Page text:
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Callback Function in ECMAScript 2015

Functions in ECMAScript - Part 4

ECMAScript 6

Foreword: In this part of the series I explain callback function in ECMAScript.

By: Chrysanthus Date Published: 25 May 2016

Introduction

This is part 4 of my series, Functions in ECMAScript. In this part of the series I explain callback function in ECMAScript. A callback function is a function whose call, is an argument to another function. You should have read the previous parts of the series before reaching here, as this is a continuation.

Callback Function
A callback function is a function whose call, is an argument to another function. The argument can be a function name with its own arguments, or a function expression with its own arguments. In the following code, the name of the callback function is used for callback:

    function cb (num)
            {
                $cb1 = num +1;
                return $cb1;
            }

    function fn (no)
        {
            $fn1 = no * 4;
            alert($fn1);
        }

    fn(cb(5));

You have two function declarations in the code. The name of the first function is cb() and the name of the second function is fn(). cb() adds 1 to its only argument and returns the result. fn() multiplies its only argument by 4 and returns the result. In the function call, the argument is another function call, which is cb(5). The argument of cb() is 5. With the argument of 5, cb() returns 6. 6 now becomes the argument of fn(). fn() multiplies 6 by 4 and displays 24.

The following code, is a repeat of the above, but the callback function is a function expression:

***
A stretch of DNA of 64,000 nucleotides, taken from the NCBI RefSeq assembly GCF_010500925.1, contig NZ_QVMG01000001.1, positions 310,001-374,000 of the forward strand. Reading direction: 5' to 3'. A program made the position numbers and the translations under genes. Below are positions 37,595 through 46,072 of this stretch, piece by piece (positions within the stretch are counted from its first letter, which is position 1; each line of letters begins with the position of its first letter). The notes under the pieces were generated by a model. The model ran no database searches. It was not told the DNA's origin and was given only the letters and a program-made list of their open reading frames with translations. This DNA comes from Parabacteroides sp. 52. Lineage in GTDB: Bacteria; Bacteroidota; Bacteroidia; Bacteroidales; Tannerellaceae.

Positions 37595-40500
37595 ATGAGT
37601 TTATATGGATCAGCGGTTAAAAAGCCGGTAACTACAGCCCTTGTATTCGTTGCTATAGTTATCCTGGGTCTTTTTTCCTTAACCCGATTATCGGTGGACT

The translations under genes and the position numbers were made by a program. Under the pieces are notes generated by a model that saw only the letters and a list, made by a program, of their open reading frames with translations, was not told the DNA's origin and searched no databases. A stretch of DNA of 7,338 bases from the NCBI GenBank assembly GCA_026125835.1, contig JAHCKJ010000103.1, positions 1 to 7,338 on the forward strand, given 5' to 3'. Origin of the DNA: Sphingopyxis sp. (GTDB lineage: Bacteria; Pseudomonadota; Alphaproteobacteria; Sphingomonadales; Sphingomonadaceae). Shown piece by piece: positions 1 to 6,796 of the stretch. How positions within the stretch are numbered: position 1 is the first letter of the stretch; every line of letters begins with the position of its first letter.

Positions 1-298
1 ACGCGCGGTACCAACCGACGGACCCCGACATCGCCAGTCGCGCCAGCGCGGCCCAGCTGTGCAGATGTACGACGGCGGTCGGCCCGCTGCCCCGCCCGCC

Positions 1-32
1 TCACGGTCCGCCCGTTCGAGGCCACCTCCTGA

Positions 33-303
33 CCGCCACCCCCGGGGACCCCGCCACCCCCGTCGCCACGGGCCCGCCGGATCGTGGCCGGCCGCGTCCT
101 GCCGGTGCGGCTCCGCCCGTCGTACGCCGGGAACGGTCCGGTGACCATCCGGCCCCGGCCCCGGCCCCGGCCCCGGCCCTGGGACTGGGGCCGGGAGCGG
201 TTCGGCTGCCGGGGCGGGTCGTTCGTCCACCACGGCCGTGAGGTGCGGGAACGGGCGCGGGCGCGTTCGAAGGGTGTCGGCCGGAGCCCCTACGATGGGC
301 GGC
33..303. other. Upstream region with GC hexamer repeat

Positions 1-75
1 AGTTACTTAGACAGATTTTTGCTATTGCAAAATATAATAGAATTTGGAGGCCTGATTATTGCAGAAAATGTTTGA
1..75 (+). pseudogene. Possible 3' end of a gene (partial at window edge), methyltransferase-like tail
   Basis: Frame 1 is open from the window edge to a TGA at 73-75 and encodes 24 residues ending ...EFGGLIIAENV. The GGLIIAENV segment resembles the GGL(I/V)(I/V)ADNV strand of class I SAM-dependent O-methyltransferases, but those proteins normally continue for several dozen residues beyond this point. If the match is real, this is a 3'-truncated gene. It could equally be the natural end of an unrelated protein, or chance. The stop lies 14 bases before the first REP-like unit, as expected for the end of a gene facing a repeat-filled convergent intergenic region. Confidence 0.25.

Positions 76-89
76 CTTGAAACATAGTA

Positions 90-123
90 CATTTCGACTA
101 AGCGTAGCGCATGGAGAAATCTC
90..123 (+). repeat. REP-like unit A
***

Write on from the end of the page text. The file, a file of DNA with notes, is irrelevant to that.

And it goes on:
cb = function (num)
            {
                $cb1 = num +1;
                return $cb1;
            }

    function fn (no)
        {
            $fn1 = no * 4;
            alert($fn1);
        }

    fn(cb(5));

The following code, is a repeat of the above, but the callback function is an arrow function expression:

    cb = (num) =>
            {
                $cb1 = num +1;
                return $cb1;
            }

    function fn (no)
        {
            $fn1 = no * 4;
            alert($fn1);
        }

    fn(cb(5));

Callback Argument as Function Expression
The callback argument to the main function call, can be a function expression. In this case, the function expression is accessed in the main function body using a variable for the function expression.

The following code, is a repeat of the above, but the callback function is an arrow function expression, as argument to the main function call:

    function fn (cb)
        {
            $fn1 = cb() * 4;
            alert($fn1);
        }

    fn((num=5) =>
            {
                $cb1 = num +1;
                return $cb1;
            });

The second code segment is the main function call with one argument, the arrow function expression (definition).

Note that in the argument list (group) of the arrow function, a value has been assigned to the variable, num.

Note that in the main function body, the function expression has been accessed as cb().

If you do not want the arrow function in the main function call, then you can assign a value to num before the call. The following code illustrates this:

    function fn (cb)
        {
            $fn1 = cb() * 4;
            alert($fn1);
        }

    num=5;

    fn(function ()
            {
                $cb1 = num +1;
                return $cb1;
            });

Note that the parentheses of the function expression argument list is empty.

If you do not want the extra assignment statement, then you have to type the value (5) in the parentheses of the callback function call, inside the definition of the main function. The following code illustrates this:

    function fn (cb)
        {
            $fn1 = cb(5) * 4;
            alert($fn1);
        }

    fn(function (num)
            {
                $cb1 = num +1;
                return $cb1;
            });

Note the presence of the variable, num (any name would do) in the function expression definition. During evaluation, 5 is assigned to num.

That is it for this part of the series.

Chrys

Related Links

ECMAScript Basics
ECMAScript Operators
Expressions in ECMAScript
Statements in ECMAScript
Custom Objects in ECMAScript
Functions in ECMAScript
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